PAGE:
A Truly Unexpected Journey: A Review of The Hobbit, Part 2
Last post I summarized some popular complaints about the new movie The Hobbit: An Unexpected Journey. Today, I will be talking about some of the more positive things!
And now is the time for why I LOVED this movie (this is a lot more fun to write about)!
1. The Acting
I have no problem in saying that much of the acting in this movie is astounding. I loved seeing the return of such favorites as Frodo (Elijah Wood), aged Bilbo (Ian Holm), Gandalf (Sir Ian McKellen), Galadriel (Cate Blanchett), Elrond (Hugo Weaving), Gollum (Andy Serkis), and Saruman (Christopher Lee). It was as if we were seeing old friends again, and it helped to tie the prequel to its successor The Lord of the Rings.
I also enjoyed many of the new faces to the mix. My particular favorite castings include the following:
Sylvester McCoy as Radagast
First thing’s first: no, I did not care for the animal excrement running down the Brown Wizard’s face.
On the other hand, I think McCoy’s portrayal of Radagast captures the spirit of Tolkien. He does not write much about the nature-loving wizard, but he does indicate that the wizard was of a gentle nature. Radagast was fond of the flora and the fauna, quite possibly forsaking Elves and Men to dwell amongst plants and animals, according to Tolkien’s legendarium.
McCoy’s Radagast is very much at ease with his animals. In his home of Rhosgobel under Mirkwood’s western eaves, Radagast hides away with his animal companions. He has the ability to heal dying animals and even manages to have his own form of transportation. I don’t really buy into the rabbit sleigh (though it admittedly provided a split second’s worth of humor), but overall, Jackson created in McCoy a powerful but benevolent wizard with an eye for natural flair.
Ken Stott as Balin and James Nesbitt as Bofur
As I sat in the theatre watching The Hobbit, I found myself entranced by the Dwarves. Admittedly I found Aidan Turner and Dean O’Gorman attractive as Kili and Fili (c’mon, which girl didn’t?), and Richard Armitage made a fair Thorin. But, I felt the under-hyped and best-kept-secret Dwarves were Balin and Bofur. I enjoyed each for different reasons.
Throughout the book, Bilbo gets shafted by most of the Dwarves, especially Thorin. This is additionally made apparent in the movie. But Balin serves as a grandfatherly-type figure who provides advice and support for Bilbo. He is also mindful of the Dwarves’ past and gives the audience background information on Thorin. I don’t think Jackson could have fleshed out a better informant than Balin.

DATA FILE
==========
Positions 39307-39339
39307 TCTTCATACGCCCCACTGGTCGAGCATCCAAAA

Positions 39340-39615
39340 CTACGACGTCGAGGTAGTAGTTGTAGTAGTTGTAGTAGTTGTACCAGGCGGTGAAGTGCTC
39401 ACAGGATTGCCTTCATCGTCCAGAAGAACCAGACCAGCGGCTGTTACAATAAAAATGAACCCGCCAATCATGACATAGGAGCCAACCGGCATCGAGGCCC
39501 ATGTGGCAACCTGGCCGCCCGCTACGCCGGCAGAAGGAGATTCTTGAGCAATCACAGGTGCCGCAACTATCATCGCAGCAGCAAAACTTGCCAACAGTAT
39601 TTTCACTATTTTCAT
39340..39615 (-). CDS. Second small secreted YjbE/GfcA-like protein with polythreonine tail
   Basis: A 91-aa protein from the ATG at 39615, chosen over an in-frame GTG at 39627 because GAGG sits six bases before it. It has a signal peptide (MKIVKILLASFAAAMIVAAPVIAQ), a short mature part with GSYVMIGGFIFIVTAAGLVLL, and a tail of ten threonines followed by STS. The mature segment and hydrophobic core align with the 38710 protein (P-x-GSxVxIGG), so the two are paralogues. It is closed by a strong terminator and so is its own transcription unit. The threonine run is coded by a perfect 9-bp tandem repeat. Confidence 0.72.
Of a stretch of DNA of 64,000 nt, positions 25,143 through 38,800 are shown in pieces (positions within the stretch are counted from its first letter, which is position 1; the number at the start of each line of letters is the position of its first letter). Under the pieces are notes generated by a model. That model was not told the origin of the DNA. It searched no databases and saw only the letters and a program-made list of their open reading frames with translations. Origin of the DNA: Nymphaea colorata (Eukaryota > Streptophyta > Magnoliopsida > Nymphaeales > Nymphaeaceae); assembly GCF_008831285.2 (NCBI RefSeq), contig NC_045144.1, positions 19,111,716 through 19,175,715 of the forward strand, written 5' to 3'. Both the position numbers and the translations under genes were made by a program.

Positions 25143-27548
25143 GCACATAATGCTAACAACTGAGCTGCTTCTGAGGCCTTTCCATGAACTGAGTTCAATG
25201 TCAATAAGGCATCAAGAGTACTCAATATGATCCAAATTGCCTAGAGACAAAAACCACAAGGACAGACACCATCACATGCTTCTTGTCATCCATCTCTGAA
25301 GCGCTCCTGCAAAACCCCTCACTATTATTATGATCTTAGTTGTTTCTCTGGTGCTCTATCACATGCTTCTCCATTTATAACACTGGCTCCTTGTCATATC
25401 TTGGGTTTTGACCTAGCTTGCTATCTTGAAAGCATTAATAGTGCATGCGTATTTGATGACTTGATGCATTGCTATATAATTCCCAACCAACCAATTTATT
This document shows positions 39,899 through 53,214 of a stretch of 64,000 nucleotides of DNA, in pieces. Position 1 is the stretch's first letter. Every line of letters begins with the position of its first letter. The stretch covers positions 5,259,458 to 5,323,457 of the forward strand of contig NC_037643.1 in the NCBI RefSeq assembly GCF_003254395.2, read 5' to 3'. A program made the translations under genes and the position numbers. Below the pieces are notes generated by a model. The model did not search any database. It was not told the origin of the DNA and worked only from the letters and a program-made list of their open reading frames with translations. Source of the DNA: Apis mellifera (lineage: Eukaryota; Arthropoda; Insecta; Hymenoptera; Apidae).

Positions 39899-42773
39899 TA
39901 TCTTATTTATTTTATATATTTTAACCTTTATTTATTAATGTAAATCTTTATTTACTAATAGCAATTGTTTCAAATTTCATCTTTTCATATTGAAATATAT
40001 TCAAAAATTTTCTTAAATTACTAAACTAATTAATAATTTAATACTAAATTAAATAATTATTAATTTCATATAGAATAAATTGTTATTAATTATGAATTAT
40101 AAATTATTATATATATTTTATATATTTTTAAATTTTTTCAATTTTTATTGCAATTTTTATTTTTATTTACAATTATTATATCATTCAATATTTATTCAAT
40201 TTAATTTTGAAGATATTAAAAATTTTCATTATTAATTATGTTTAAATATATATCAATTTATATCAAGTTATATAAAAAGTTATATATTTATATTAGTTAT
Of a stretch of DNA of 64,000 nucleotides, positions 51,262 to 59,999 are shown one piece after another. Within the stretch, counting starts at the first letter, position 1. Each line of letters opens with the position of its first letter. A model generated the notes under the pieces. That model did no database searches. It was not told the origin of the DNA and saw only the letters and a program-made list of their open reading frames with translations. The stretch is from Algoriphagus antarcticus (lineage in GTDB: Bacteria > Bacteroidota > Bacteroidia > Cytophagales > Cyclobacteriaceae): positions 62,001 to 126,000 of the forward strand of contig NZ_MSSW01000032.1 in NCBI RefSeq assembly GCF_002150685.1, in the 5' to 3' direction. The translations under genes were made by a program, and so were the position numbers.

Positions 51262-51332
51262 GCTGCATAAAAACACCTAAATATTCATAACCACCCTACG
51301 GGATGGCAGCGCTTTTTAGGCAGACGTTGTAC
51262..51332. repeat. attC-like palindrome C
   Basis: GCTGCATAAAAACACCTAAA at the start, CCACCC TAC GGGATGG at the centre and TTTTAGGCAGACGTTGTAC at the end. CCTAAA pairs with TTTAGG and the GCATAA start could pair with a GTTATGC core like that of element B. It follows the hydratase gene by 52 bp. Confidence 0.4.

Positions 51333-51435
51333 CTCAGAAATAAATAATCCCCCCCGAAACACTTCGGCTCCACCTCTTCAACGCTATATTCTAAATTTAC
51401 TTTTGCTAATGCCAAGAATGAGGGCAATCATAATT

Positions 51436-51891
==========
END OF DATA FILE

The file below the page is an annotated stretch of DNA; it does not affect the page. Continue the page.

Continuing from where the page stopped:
Bofur was another well-developed character. He not only provides comic relief at the beginning of the treacherous journey, he also is another Dwarf to count Bilbo as one of their company. My personal favorite Bofur exchange is the following:
Bilbo: Er…excuse me, that is a doily, not a dish cloth.
Bofur: But it’s full of holes!
Bilbo: It’s supposed to look like that, it’s crochet.
Bofur: Oh, and a wonderful game it is too, if you got the balls for it.
Overall I think Balin and Bofur make the movie much more appealing to a variety of ages.
2. The Soundtrack
It’s hard to pinpoint what I love the most about the soundtrack. Fortunately for us, Howard Shore again composed the score for Peter Jackson’s films. If you have not listened to the Lord of the Rings soundtracks, then you won’t know what I’m talking about. Regardless, there are a few reasons I love this most recent compilation of tunes.
First of all, you hear the recurrent themes for the Shire resonating almost immediately at the beginning of the score. Shore’s music brings listeners back to a more rustic, rural lifestyle, matching the slow, leisurely pace of hobbit life. This was my favorite theme throughout the LOTR soundtracks.
Secondly, Shore gives the Dwarves their own sound which is distinctively different but equally appealing. He centers this sound around the Misty Mountains song and even manages to create a theme for Erebor. I can’t emphasize enough how much I enjoyed how some songs from the book were incorporated. The Blunt Knives and the Misty Mountain song captured the spirit of the Dwarves and immediately threw me into the emotions of their tragedy, their loss. For your listening pleasure, here is the Misty Mountains song followed by Neil Finn’s Song of the Lonely Mountain (scroll to the bottom to find the link).
The long and short of this series of posts is this: I immensely enjoyed the first film of The Hobbit. Although many things were to be desired, I found the movie quirky, mostly in keeping with Tolkien’s canon and emotions, and overall a rollicking good time with the Dwarves.